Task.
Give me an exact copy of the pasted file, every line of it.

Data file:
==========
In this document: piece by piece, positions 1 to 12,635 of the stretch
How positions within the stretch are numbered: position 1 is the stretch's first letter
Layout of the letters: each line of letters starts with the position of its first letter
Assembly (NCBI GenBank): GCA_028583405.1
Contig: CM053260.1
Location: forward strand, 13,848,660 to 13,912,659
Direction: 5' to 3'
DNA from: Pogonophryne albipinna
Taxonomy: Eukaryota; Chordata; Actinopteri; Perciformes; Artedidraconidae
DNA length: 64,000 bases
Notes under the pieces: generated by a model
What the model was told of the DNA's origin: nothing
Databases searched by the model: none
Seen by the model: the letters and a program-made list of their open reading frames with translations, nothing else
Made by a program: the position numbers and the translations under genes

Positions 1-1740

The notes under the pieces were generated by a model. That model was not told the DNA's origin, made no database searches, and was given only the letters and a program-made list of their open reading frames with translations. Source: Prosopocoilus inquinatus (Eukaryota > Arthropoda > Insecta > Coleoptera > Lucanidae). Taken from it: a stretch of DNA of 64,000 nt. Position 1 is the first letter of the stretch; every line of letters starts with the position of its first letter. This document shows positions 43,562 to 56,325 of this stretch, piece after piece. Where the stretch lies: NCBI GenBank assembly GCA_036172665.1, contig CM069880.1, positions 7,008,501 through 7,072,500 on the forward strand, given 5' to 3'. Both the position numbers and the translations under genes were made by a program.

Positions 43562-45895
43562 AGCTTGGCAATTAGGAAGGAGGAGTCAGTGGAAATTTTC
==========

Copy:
In this document: piece by piece, positions 1 to 12,635 of the stretch
How positions within the stretch are numbered: position 1 is the stretch's first letter
Layout of the letters: each line of letters starts with the position of its first letter
Assembly (NCBI GenBank): GCA_028583405.1
Contig: CM053260.1
Location: forward strand, 13,848,660 to 13,912,659
Direction: 5' to 3'
DNA from: Pogonophryne albipinna
Taxonomy: Eukaryota; Chordata; Actinopteri; Perciformes; Artedidraconidae
DNA length: 64,000 bases
Notes under the pieces: generated by a model
What the model was told of the DNA's origin: nothing
Databases searched by the model: none
Seen by the model: the letters and a program-made list of their open reading frames with translations, nothing else
Made by a program: the position numbers and the translations under genes

Positions 1-1740

The notes under the pieces were generated by a model. That model was not told the DNA's origin, made no database searches, and was given only the letters and a program-made list of their open reading frames with translations. Source: Prosopocoilus inquinatus (Eukaryota > Arthropoda > Insecta > Coleoptera > Lucanidae). Taken from it: a stretch of DNA of 64,000 nt. Position 1 is the first letter of the stretch; every line of letters starts with the position of its first letter. This document shows positions 43,562 to 56,325 of this stretch, piece after piece. Where the stretch lies: NCBI GenBank assembly GCA_036172665.1, contig CM069880.1, positions 7,008,501 through 7,072,500 on the forward strand, given 5' to 3'. Both the position numbers and the translations under genes were made by a program.

Positions 43562-45895
43562 AGCTTGGCAATTAGGAAGGAGGAGTCAGTGGAAATTTTC